"Enlisted" creator is "proud" of his pilot, yet "embarrassed" by "too many mistakes"
"I'm proud of the pilot on a story level, but on a technical level I'm totally embarrassed by it," says Kevin Biegel, adding: "We made too many mistakes and we didn't do our diligence."
Mariska Hargitay talks about facing her "SVU" attacker
"I think it was important for her to face him again because she can, and victims, I feel, need to sometimes be reminded of their own inner strength. That's what I wanted to do," the actress says of confronting Pablo Schreiber's character. PLUS: Ranking "SVU's" creepiest guest stars.
"Downton Abbey" producer: We haven't decided an end date for the series
Exec producer Gareth Neame has dismissed talk that the show will end after Season 5. PLUS: Meet the "Downton" costume designer.
"Being Mary Jane" delivers big numbers for BET
About 3.3 million watched the first airing of the Gabrielle Union series.
Matt Lauer to host "Going for Gold," which has nothing to do with the Olympics
The one-hour NBC special will actually celebrate this year's Golden Globe nominees.
Why Damon Lindelof decided to return to TV, with "Leftovers"
The "Lost" co-creator admits he was "so terrified" to tackle another project -- until he discovered the book that would become HBO's "The Leftovers."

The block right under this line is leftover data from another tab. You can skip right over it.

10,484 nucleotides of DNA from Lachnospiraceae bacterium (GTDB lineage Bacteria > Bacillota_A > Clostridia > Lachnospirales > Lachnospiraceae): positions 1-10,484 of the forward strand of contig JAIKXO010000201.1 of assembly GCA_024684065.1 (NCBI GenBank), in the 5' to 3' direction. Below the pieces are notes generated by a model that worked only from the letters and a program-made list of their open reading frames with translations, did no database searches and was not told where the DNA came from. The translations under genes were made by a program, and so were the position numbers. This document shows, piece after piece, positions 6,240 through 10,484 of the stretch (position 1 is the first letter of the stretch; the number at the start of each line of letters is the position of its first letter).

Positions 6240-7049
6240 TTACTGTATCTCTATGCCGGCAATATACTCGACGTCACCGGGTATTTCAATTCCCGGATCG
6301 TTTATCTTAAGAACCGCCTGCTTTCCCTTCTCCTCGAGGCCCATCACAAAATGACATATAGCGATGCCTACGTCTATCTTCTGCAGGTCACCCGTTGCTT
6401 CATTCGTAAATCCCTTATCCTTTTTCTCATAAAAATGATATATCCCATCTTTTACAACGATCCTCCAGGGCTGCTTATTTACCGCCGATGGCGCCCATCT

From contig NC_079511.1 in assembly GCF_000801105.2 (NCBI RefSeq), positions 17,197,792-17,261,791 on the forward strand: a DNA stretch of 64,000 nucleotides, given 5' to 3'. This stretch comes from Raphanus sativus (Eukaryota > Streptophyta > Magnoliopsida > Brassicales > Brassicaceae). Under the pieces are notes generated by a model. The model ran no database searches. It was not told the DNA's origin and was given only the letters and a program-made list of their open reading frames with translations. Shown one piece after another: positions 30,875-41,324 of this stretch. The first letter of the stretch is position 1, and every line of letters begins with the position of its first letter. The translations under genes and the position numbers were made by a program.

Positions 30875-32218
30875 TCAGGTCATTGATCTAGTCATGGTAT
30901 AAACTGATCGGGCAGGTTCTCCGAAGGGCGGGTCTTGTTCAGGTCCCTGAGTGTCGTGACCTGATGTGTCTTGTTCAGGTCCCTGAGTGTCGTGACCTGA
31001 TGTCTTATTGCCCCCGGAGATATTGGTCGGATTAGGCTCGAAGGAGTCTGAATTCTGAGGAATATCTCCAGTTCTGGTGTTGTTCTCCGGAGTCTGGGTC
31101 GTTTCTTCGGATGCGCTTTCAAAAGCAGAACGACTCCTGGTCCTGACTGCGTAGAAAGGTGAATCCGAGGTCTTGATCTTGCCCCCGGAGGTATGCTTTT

Will Americans watch a "Utopia" reality show?
The Dutch format from "Big Brother's" creator has 15 people create their own society, with their own rules.
Watch the new "Americans" teaser
This one focusing on "Rules."
"Downton Abbey" vs. "The Walking Dead"
Both hit shows have a lot more in common than you might think.
Dick Clark's "American Bandstand": Anti-gay?
A new report in The National Enquirer claims Clark would "purge gays from the ranks," especially with many of the male dancers being in the closet.
This week's "Mindy Project" offers insight into how women see themselves
The Tinder episode revolved around body image and confidence. PLUS: Why don't more sitcoms use dating websites?
"Real World" boss defends adding exes and letting housemates use smartphones